5.     Zhou Enlai Global Governance and Political Economy Fellowship: September 1, 2018‒May 31, 2019 (Book publishing is required for this fellowship)

  1. Curriculum Vitae/Resume
  2. Letters of recommendation/Names of two scholars 
  3. Letter of intent with:
    1. Dates/length of stay – Visiting schedule:
      1. Ataturk Modern Turkish Studies Fellowship: September 1‒December 31, 2018
      2. Walter Rodney Modern African Studies Fellowship: December 1, 2018‒March 31, 2019
      3. Edward Said Modern Middle East Studies Fellowship: March 1‒June 30, 2019
      4. Gabriel Garcia Marquez Modern Latin and Central American Studies Fellowship (Collaboration with Latin American Studies Center at Shanghai University)
      5. Chen Yun and Zhou Enlai Global Governance and Political Economy Fellowship: September 1, 2018‒May 31, 2019
    2. Research proposal topic (Purpose of visit) 500-800 words. Your research must be related with global governance and political economy. 
    3. Expected results/your publication and lecture during your stay in Shanghai University.
    4. Visitors are expected to contribute to local academic life of Shanghai University.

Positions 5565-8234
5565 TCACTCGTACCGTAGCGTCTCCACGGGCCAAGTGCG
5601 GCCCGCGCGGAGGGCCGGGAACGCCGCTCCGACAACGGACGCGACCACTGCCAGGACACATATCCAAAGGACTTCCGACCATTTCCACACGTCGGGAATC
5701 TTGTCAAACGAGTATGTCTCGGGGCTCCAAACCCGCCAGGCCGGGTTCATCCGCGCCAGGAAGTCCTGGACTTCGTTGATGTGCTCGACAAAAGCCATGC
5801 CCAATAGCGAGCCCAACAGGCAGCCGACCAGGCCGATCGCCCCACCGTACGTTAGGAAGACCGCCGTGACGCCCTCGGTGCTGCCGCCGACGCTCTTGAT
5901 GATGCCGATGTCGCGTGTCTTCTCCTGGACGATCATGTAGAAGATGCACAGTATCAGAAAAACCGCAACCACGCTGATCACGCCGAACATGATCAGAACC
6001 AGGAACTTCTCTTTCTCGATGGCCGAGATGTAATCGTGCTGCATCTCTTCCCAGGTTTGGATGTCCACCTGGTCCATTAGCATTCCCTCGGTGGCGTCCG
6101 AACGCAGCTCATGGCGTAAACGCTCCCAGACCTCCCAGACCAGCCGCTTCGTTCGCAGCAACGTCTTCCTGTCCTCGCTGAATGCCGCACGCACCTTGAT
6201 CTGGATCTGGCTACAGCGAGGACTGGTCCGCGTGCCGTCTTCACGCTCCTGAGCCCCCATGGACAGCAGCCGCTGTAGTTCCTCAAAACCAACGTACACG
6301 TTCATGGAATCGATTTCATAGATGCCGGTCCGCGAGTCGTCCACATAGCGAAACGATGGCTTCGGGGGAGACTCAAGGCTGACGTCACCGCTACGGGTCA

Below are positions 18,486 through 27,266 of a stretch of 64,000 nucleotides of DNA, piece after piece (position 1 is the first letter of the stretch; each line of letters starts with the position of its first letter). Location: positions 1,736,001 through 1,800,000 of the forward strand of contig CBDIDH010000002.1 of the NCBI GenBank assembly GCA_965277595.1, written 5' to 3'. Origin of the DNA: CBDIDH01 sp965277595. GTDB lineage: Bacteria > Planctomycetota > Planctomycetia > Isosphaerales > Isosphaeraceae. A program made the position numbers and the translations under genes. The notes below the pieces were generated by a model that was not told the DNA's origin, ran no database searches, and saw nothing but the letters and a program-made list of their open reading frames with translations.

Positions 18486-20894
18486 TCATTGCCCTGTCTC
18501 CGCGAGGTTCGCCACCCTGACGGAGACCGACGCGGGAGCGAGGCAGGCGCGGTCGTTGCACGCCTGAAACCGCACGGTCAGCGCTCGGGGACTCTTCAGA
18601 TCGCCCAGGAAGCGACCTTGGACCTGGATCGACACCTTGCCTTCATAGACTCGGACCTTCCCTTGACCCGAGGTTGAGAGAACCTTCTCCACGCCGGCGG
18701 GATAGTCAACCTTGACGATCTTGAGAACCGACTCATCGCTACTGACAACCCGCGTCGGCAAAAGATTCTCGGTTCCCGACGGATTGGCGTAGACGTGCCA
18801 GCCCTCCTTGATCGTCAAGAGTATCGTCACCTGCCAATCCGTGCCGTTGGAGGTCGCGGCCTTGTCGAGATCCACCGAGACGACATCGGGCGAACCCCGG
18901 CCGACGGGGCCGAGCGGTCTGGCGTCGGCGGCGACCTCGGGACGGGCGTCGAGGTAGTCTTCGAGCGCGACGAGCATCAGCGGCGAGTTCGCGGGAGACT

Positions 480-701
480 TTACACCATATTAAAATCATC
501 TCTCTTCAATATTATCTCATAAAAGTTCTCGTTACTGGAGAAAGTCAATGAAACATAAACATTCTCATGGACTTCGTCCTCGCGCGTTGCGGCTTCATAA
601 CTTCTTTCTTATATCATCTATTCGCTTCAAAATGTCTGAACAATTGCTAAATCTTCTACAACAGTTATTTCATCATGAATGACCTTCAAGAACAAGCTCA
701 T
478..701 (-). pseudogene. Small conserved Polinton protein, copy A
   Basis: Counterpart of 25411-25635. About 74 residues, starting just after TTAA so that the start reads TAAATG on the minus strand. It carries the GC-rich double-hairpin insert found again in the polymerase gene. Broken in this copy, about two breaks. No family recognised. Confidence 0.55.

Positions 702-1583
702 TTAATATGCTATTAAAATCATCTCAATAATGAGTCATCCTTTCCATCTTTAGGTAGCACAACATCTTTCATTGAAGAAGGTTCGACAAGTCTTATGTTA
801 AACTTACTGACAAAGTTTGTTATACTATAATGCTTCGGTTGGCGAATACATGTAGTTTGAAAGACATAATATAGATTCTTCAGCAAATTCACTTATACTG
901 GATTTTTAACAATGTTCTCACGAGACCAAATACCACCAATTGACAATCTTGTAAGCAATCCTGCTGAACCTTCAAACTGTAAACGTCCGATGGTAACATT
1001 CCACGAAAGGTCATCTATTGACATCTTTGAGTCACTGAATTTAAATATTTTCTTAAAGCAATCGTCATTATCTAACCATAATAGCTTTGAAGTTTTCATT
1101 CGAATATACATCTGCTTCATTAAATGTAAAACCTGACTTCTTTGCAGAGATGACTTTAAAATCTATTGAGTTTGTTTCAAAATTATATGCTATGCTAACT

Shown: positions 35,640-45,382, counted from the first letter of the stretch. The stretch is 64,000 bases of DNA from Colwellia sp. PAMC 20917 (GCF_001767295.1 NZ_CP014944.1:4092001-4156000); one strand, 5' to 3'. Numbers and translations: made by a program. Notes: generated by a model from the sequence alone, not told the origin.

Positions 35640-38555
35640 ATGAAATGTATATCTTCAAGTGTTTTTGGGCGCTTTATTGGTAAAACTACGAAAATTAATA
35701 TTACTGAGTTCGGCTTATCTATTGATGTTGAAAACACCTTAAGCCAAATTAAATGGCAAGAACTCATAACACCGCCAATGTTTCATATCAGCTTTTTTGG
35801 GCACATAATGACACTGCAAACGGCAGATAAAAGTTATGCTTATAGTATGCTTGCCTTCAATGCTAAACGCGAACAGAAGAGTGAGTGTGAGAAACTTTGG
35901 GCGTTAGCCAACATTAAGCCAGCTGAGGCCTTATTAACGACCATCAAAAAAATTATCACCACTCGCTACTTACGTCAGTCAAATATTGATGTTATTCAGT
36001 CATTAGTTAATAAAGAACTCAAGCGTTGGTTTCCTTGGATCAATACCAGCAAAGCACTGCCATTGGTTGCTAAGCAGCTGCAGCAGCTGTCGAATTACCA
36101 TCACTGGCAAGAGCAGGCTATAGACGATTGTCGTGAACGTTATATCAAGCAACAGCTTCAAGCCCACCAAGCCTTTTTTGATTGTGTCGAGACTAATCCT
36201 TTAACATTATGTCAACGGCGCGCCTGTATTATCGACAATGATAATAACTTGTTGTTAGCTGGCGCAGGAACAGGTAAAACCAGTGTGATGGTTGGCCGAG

5. If you would like to teach, please send us a proposed course syllabus. 
    6. Visitors must acknowledge Shanghai University support in any publications prepared during their visit in whole or in part.
    7. Visiting scholars are individuals who possess a Ph.D. in History, International Relations, Sociology, Political Science, or International/Global Studies.

Please email your application to

China Studies Group at Shanghai University
1.     Tugrul Keskin, Professor, Shanghai University
2.     Professor Jiang Shixue / China  
3.     Ian Nelson, Assistant Professor, The University of Nottingham, Ningbo
4.     Rajiv Ranjan, Assistant Professor, Shanghai University
5.     Yang Chen, Assistant Professor, Shanghai University
6.     Ivan Willis Rasmussen, Assistant Professor, New York University-Shanghai 
7.     Andrea Ghiselli, Fellow, Fudan University
8.     David Perez, Graduate Student (PhD)
9.     Esra Sarioglu, Graduate Student (PhD)
10.  Beril Yolaçan, Graduate Student (PhD)
11.  Selim Han Yeniacun, Graduate Student (PhD)
12.  Cengiz Mert Bulut, Graduate Student (PhD)
13.  Abdurrahim Sagir, Graduate Student (MA)
14.  Andrew Alexander, Graduate Student (MA)
15.  Olga Goryunova, Graduate Student (MA)
16.  Miras Tolepbergen, Graduate Student (MA)
17.  Tatiana Matias, Graduate Student (MA)
18.  Ibrahim Uzgur, Graduate Student (MA)